Hmm. I don't consider myself overly disciplined, but I have been successful in my line of work. I still consider it a job, not a career. I've never had a mentor. I did take some classes - most especially for computer skills, and for public speaking.Wilhou2015 wrote: ↑Sun Nov 11, 2018 11:41 amMany people on this forum are very successful financially. Many of you are probably very disciplined.
What are your habits that elevate your success?
Do you read, take classes, have a mentor? Do you have a daily routine or habit that sets you apart? I would love to hear what habits you use to develop yourself personally or professionally.
I would say that my willingness to facilitate meetings and speak publicly is probably a big part of why I have been steadily promoted. I also think some of it is due to my personality - I am a very linear thinker and good at synthesizing large amounts of information into action, which works well with the (mostly) men in leadership roles in my profession. I'm not sidelined as "emotional", which I've seen happen to highly educated female colleagues.
I am also a careful negotiator. When I am headhunted to apply for another job, I apply. In some instances, I've taken the new job. In other instances, I have declined it, and used that opportunity to research and request a salary bump at my current job. I am very well paid now (early 50's) and I have an enormous amount of autonomy over my schedule and my workflow.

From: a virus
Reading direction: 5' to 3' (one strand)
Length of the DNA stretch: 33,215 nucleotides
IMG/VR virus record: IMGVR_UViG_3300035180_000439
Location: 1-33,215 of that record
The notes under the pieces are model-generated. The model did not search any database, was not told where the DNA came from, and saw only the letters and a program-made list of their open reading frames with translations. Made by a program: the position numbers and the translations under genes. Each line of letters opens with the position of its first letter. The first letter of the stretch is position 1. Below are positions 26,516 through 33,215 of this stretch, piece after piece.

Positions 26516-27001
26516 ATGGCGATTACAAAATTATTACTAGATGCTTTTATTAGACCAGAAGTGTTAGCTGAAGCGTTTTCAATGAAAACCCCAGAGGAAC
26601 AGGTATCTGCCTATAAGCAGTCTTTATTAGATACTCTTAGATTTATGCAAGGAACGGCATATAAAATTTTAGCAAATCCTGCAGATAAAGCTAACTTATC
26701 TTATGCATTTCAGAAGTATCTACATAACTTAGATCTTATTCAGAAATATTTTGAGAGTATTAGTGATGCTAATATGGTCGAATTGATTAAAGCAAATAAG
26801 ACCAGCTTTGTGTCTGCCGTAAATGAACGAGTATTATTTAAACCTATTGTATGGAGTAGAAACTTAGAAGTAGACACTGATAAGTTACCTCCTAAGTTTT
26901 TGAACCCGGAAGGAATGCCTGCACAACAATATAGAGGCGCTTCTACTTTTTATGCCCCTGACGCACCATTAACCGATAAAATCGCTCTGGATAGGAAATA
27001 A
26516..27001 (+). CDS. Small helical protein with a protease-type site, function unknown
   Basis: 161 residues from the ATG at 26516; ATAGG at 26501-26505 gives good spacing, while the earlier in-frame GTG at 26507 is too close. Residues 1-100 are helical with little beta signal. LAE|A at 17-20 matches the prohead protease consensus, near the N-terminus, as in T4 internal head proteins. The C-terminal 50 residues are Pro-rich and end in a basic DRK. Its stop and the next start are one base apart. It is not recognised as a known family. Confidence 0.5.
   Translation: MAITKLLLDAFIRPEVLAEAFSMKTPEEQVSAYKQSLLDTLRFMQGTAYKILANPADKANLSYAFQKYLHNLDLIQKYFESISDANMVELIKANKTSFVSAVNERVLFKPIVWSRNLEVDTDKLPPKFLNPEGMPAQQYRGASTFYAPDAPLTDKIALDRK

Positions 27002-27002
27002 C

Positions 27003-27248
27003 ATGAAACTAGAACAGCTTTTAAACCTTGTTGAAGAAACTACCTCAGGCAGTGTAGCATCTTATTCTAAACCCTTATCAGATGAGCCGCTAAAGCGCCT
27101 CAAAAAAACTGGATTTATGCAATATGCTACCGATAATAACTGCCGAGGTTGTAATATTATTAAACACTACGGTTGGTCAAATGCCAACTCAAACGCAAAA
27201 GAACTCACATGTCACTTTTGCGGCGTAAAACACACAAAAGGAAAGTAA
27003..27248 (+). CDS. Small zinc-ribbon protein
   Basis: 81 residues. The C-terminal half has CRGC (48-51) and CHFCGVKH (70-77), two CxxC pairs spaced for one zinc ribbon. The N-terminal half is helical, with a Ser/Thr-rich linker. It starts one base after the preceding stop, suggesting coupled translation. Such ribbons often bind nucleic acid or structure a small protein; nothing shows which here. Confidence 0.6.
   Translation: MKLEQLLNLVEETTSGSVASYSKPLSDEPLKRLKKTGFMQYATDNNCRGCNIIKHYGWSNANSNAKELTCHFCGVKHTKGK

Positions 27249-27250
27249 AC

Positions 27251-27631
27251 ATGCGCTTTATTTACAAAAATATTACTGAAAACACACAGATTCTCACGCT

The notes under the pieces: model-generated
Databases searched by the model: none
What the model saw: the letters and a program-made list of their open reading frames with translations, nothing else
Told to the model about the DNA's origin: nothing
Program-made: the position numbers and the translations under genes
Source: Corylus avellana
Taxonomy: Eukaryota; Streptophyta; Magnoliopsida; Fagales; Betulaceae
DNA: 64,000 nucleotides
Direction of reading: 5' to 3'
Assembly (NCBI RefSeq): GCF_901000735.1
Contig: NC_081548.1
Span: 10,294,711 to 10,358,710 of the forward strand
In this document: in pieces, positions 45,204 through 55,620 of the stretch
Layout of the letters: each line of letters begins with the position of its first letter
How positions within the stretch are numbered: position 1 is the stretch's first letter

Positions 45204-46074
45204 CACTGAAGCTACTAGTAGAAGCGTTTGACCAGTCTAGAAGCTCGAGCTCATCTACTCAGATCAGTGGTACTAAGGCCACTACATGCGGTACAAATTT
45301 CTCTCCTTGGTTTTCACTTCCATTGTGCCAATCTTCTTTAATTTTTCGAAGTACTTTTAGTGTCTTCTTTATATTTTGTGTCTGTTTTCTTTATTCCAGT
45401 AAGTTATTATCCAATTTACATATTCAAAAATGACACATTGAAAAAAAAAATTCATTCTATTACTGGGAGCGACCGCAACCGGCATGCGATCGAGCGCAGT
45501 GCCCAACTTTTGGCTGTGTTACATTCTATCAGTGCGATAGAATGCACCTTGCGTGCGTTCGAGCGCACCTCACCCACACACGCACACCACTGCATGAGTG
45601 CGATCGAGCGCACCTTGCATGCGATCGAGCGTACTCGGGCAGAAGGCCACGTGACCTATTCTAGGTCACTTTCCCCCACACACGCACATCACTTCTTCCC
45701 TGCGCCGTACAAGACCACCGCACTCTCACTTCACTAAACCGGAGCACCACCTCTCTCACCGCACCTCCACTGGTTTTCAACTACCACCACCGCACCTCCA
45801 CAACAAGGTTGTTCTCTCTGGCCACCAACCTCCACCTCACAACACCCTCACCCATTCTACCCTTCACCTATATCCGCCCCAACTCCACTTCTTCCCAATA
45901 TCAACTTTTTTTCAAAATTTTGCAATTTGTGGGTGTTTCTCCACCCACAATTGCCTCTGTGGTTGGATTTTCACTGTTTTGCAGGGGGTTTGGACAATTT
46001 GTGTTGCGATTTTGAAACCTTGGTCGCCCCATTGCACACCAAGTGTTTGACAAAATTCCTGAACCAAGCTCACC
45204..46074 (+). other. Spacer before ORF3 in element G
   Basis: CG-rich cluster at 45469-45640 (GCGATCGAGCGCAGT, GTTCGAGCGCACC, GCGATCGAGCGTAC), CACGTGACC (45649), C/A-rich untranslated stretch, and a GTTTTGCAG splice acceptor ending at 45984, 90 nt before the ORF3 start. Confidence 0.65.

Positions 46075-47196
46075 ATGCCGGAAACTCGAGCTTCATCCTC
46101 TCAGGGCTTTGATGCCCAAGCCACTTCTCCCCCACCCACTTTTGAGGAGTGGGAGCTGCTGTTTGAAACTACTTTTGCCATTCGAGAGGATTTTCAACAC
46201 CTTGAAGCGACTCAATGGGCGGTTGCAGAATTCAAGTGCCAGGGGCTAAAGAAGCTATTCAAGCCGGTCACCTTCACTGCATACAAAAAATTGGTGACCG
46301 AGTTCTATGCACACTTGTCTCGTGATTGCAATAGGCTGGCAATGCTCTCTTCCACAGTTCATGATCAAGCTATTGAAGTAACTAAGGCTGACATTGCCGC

Habits that elevate my success: don't miss deadlines. Do the hard work. Don't watch the clock - put in the time to conclude what you're working on. Be willing to move into management, and learn those rules & policies. Figure out how to handle conflict. Learn how to say "no" as well as "yes" - people respect you more if you say "no" occasionally. Don't hang out with gossips. Keep confidentiality. Be known as a person who does the right thing, even when no one is looking - your reputation means something. Give credit to others generously.
Personally: marry well. Create peace in your home life as a primary goal. Get at least 7 hours of sleep regularly. Step away from work email when you're at home. Say thank you when your spouse steps up. Choose to do some things that cost more money, but give more joy. Travel the world as possible - it expands your horizons in useful ways. Learn how to DIY for house projects - early on, you'll have less money and more time, so that will be helpful. When you're older (and have more money but less time) you'll know when you're being bamboozled. Take care of your health, and see the doctor annually. Read a lot - you never know what you might learn.
Best of luck!